The past few years have seen considerable growth in the volume of grains and oilseeds traded around the world, and there have been significant changes in the origin and destinations of these commodities for animal feed and food use.

Grain and oilseed trade has increased by about 150 million metric tons (mmt) over the past five years, according to a new report from the Food and Agriculture group of Rabobank. That is more than 50 percent more than in the previous five-year period from 530 mmt in 2010-11 to 678 mmt in 2015-16. Average prices have declined to such an extent, however, that the value of the trade has fallen by 15 percent to about $200 billion in the trading year 2014-15.

Notable are the changes in the origins and destinations of the commodities, underpinned by currency fluctuations and the strength of growing demand.

Rapid growth in exports from South America

Exports – particularly of corn and soybeans – from South America has risen faster than those from North America. Brazil, for example, has achieved growth of more than 40 mmt or 73 percent over the past five years, equivalent to the highest average annual growth in exports over the study period of 12 percent. These developments have helped Brazil triple its corn exports and to become the world’s largest exporter of soybeans.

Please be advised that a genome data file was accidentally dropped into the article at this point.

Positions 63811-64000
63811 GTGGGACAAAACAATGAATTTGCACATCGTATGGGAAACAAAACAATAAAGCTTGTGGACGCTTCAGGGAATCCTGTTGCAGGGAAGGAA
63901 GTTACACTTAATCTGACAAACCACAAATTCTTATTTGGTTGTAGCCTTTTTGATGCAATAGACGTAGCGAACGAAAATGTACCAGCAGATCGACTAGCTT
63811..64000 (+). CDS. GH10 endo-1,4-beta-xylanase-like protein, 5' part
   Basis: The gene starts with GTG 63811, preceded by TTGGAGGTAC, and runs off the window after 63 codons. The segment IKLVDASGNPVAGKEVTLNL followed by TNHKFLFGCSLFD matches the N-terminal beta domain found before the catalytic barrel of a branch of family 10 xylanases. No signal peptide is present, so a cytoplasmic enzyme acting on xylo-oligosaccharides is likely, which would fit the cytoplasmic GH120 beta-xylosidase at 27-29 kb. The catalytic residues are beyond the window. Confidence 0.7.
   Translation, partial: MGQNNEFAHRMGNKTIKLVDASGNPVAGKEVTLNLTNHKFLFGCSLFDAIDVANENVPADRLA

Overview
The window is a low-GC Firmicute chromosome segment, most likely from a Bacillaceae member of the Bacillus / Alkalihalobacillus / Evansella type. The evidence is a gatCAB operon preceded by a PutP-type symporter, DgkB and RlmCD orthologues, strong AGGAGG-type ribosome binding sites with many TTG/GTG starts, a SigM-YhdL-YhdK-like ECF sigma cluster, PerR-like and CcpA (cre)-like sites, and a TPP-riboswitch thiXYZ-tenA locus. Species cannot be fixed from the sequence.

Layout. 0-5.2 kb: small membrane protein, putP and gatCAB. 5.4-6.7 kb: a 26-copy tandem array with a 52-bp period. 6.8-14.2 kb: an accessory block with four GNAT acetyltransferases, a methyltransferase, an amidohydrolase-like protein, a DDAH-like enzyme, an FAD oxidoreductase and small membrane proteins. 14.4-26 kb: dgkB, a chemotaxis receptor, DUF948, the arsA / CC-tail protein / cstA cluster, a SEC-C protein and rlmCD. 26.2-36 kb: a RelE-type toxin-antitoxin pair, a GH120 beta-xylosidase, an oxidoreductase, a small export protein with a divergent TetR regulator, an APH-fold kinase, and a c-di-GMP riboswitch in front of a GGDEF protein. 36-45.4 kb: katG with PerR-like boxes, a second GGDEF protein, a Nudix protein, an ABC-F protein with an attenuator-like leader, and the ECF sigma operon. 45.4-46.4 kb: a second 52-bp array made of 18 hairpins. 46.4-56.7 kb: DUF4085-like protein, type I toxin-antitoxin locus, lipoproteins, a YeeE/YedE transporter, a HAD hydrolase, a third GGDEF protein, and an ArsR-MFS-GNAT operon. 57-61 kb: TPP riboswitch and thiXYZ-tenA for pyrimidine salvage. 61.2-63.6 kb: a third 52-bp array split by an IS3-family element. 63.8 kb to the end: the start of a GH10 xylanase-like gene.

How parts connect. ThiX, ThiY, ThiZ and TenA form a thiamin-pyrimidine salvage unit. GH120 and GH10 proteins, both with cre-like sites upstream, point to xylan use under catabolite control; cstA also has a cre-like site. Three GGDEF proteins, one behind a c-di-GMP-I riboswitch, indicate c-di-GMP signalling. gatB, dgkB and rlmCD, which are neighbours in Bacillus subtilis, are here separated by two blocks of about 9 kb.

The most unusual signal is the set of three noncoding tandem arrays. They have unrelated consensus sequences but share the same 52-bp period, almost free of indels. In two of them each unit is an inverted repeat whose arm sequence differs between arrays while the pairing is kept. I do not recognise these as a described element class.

Strength of the U.S. dollar has held back exports there in favor of regions with weaker currencies, such as the Black Sea Region and the European Union. These 2 areas have achieved a 7 percent average annual increase in exports between 2010-11 and 2015-16, according to Rabobank.

Asia leads global demand for grain and oilseeds

Asia accounts for 43 percent of global imports of grain and oilseeds, making it the top destination for these commodities as well as the region achieving the highest growth. Other leading importing regions are the EU and the Middle East, followed by North Africa, Sub-Saharan Africa, South America and Central America.

Over the past five years, imports have grown most rapidly to India – by an average of 13 percent annually, albeit from a low starting point – and Sub-Saharan Africa, by 8 percent per year.

Rabobank analysts expect global grain and oilseed trade to continue to expand over the coming years as demand growth in Asia, the Middle East and Africa will rely ever more on imports. For the leading player, China, the trend is harder to predict as the government there addresses the massive quantities of domestic corn that have built up over recent years.